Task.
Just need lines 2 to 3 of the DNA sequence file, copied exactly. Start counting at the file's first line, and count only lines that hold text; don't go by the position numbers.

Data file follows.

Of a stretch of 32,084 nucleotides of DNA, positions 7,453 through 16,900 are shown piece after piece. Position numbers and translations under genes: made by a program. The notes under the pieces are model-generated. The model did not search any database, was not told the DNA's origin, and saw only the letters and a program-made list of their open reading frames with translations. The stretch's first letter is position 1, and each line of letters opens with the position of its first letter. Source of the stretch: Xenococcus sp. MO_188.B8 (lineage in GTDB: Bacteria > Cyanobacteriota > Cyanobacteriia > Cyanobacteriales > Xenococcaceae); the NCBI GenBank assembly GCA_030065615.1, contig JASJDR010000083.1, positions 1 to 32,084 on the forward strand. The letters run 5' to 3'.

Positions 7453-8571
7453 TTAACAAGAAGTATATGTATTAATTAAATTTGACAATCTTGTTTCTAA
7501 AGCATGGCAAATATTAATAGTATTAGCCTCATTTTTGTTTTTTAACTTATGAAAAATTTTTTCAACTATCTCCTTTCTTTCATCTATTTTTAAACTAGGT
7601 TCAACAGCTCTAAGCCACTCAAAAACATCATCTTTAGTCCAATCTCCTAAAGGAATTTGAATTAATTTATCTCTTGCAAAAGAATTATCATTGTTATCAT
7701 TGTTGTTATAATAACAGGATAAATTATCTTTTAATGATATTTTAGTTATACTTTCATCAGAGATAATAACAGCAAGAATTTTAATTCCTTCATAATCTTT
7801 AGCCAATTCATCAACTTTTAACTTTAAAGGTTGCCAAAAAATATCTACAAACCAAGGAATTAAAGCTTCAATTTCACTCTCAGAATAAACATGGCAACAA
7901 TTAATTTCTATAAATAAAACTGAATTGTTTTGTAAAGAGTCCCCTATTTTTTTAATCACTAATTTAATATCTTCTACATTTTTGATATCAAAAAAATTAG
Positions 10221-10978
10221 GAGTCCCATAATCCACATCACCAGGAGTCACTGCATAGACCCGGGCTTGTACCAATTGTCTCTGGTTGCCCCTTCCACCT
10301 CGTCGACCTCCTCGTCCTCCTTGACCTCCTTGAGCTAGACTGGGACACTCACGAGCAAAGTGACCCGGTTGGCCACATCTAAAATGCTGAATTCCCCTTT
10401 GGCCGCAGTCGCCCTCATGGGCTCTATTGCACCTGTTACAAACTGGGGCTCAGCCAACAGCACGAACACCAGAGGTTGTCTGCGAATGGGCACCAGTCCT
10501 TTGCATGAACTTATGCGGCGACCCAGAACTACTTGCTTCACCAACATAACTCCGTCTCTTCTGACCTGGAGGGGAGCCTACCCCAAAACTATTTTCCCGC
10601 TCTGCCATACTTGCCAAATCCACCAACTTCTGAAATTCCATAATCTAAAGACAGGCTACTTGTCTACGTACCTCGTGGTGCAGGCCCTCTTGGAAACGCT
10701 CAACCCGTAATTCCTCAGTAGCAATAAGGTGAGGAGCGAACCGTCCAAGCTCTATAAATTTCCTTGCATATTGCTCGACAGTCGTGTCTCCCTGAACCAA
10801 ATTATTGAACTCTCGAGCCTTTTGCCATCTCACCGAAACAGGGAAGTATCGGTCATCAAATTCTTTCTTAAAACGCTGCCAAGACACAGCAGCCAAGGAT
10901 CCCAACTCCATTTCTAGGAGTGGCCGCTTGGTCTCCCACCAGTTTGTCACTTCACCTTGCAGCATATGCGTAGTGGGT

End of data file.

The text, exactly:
Positions 7453-8571
7453 TTAACAAGAAGTATATGTATTAATTAAATTTGACAATCTTGTTTCTAA